As Eric Kurlander points out in the opening pages of this book, the image of Nazis engaged in forbidden occult research has become almost a cliché in popular culture, appearing everywhere from the Indiana Jones franchise to such films as Hellboy (2004) and Captain America: The First Avenger (2011). But with the rare exception of scholars such as Nicholas Goodrick-Clarke, historians have tended to downplay Nazi interest in the occult, ceding this topic to conspiracy theorists and sensationalist cable documentaries. This is not just a lacuna in historical literature: left unanalyzed, the popular myth of Nazi occultism can suggest that the Nazis were totally other and that fascism arises only among extraordinary individuals preoccupied with highly deviant ideas. This is a comforting idea, but there is little evidence to support it. In this ambitious book, Kurlander seeks to neither dismiss nor overemphasize the significance of supernatural ideas in the rise and fall of the Third Reich, but rather to provide a “comprehensive study of the relationship between Nazism and the supernatural” (xiv). Kurlander also moves beyond the language of “the occult” to emphasize Nazi engagement with “the supernatural imaginary.” The “occult” implies secrets known only to an initiated elite, but Kurlander notes that the Nazis invoked supernatural ideas that were “eminently public and widely popular” (xiv). Much like the terms “cultic milieu” and “occulture” used in the sociology of religion, Kurlander’s supernatural imaginary is broad and includes practices such as dowsing and astrology, “Ariosophy,” attempts to reconstruct Germanic paganism, “border science” (including the bizarre “world ice theory” of Hanns Hörbiger), and even horror movies such as Der Golem (1915) and Nosferatu (1922). Far from the Hollywood image of Nazi elites engaged in secret rituals, Kurlander portrays Nazi engagement with the supernatural as a secret in plain sight. Hitler’s Monsters is organized into three parts, each consisting of three chapters. Part 1 discusses the role of the supernatural milieu in the rise of the Nazi party, part 2 examines the first six years of the Third Reich, and part 3 looks at Nazi engagement with the supernatural during World War II. Chapter 1 examines the nineteenth-century antecedents of supernatural ideas that would eventually interest the Nazis. Chapter 2 discusses occult groups such as the German Order and the Thule Society between 1912 and 1924. Chapter 3 describes how the Nazi party appealed to the supernatural imaginary for propaganda purposes through the seizure of power in 1933. Chapter 4 discusses the regime’s (seemingly paradoxical) efforts to reign in popular occultism, particularly “the Hess action” in which hundreds of astrologers and magicians were arrested after Deputy Führer and avid occultist Rudolf Hess made an unauthorized flight to Scotland in 1941. Kurlander interprets the apparent contradiction of the Nazis arresting occultists as evidence that the occult was seen as a serious subject that should be studied scientifically and not left in the hands of “charlatans.” Chapter 5 examines the proliferation of “border science” between 1933 and 1941, particularly the world ice theory, a pseudo-scientific cosmology that resonated with Norse creation myths. Chapter 6 explores Nazi interest in finding a religious alternative to German Christianity by exploring paganism, early modern witch trials, Asian religions (especially the traditions of Tibet), and “Luciferianism” (a term used by Nazi philologist Otto Rahn in his theories about Cathar and Albigensian heresies). Chapter 8 describes the intersection of supernaturalism with anti-Semitism and ethnic cleansing, including disturbing accounts of border science experiments conducted in concentration camps. Chapter 9 examines the role of the supernatural imaginary at the close of World War II as more resources were allocated to “miracle weapons” that might reverse the course of the war. The supernatural imaginary provided an apocalyptic “twilight” myth through which to interpret German defeat. Partisan resistance was also shaped by this mythology with Nazi special forces identifying as “werewolves” even as Slavic opponents were accused of a sort of literal vampirism. Hitler’s Monsters is overall a thoroughly researched and readable work. Due to the scope of this book and the fact that many of the events and projects discussed were not publically reported, there are bound to be quibbles about some of the more minor details. For example, this reviewer noticed that Kurlander’s discussion of rumors about Nazi anti-gravity devices and other “miracle weapons” briefly includes the theories of what he calls “crypto-historians.” These include somewhat dubious sources such as Reich of the Black Sun (Adventures Unlimited Press, 2015) by Joseph Farrell, The Hunt for the Zero Point: Inside the Classified World of Antigravity (Broadway Books, 2003) by Nick Cook, and others. Kurlander notes that the claims in these books cannot be verified. Perhaps the ideas of the crypto-historians were just too interesting to leave out. Kurlander also relies rather heavily on direct quotations, but as many of his sources are in German, these quotations are actually a resource for non-German-readers. Although Kurlander is writing as a historian and not a sociologist, Hitler’s Monsters is germane to larger discussions in the sociology of religion about disenchantment and reenchantment. The Nazis often invoked the idea of enlightenment (aufklärung) even as they delved into the realms of myth and border science. Rather than suggesting, as some sociologists of religion have, that disenchantment naturally leads to reenchantment, Kurlander opines, “The relative decline or efflorescence of the supernatural—the disenchantment and reenchantment of the world—has more to do with changing social, political, and historical contexts, with culture and ideology, than the ebb and flow of modernity” (xvi). However, this assessment does not mean that history cannot repeat itself. In his conclusion, Kurlander discusses the current boom in paranormal media as well as the emergence of the alt-right (and now, literal violent demonstrations by American neo-Nazis). He rejects outright the notion that an interest in the supernatural naturally leads to political extremism. But he does close his book with this observation: “The reality is that every culture has its own supernatural imaginary which can, in times of crisis, begin to displace more empirically grounded, nuanced arguments about the challenges that define our sociopolitical and geopolitical reality. That the supernatural imaginary is always more malleable, accessible, and open to border scientific reasoning than both traditional religion and modern science makes it all the more dangerous and easier to exploit” (299–300). © The Author(s) 2018. Published by Oxford University Press on behalf of the American Academy of Religion. All rights reserved. For permissions, please e-mail: firstname.lastname@example.org. This article is published and distributed under the terms of the Oxford University Press, Standard Journals Publication Model (https://academic.oup.com/journals/pages/about_us/legal/notices)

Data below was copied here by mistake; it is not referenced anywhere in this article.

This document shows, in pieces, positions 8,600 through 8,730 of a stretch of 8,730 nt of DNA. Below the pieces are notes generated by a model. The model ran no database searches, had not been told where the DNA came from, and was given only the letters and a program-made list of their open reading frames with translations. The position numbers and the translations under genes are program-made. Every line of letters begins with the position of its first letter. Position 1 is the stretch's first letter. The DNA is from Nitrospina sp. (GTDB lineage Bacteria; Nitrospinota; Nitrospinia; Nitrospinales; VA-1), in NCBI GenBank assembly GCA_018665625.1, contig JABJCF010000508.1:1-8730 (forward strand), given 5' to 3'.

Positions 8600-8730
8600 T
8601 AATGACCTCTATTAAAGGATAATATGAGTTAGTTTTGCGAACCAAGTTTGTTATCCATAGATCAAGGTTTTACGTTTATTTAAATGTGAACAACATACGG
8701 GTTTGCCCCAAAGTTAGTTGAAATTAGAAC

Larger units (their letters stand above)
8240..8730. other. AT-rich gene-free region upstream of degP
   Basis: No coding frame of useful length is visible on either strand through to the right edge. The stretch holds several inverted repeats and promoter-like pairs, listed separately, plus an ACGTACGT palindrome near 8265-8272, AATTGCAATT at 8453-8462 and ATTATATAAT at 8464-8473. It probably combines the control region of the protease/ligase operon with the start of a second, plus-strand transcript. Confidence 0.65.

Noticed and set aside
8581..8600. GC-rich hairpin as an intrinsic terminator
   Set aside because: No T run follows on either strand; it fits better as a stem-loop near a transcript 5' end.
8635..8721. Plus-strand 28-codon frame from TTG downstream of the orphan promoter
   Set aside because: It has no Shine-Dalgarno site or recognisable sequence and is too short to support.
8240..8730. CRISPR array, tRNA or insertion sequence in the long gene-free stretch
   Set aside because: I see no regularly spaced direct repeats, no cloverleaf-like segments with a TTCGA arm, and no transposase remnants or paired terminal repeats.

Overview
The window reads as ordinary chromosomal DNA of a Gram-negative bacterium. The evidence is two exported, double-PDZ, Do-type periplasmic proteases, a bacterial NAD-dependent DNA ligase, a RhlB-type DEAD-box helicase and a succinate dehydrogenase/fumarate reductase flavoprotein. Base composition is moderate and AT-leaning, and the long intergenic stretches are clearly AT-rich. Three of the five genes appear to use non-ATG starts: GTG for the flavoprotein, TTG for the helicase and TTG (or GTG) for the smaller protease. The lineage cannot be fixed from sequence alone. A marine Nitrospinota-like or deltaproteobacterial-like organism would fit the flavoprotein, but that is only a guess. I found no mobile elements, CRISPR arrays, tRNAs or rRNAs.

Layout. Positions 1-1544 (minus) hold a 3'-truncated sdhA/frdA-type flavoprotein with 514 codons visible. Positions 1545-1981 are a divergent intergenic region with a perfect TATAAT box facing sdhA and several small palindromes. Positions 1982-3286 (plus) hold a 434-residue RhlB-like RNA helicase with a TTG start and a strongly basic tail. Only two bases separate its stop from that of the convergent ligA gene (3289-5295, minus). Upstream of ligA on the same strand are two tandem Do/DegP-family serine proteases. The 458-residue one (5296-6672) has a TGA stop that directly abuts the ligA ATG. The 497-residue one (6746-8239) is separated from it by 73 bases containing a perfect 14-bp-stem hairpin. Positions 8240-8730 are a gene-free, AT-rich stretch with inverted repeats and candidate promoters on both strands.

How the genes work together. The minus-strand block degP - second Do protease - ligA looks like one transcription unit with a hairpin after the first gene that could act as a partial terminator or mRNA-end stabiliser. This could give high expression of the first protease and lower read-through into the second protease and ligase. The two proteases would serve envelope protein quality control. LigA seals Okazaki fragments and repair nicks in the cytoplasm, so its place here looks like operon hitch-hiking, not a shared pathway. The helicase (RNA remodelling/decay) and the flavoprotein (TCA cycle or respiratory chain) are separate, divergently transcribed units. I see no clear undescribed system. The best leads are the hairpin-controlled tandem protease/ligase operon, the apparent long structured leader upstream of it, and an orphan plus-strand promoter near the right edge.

Journal of the American Academy of Religion – Oxford University Press
Published: Jan 4, 2018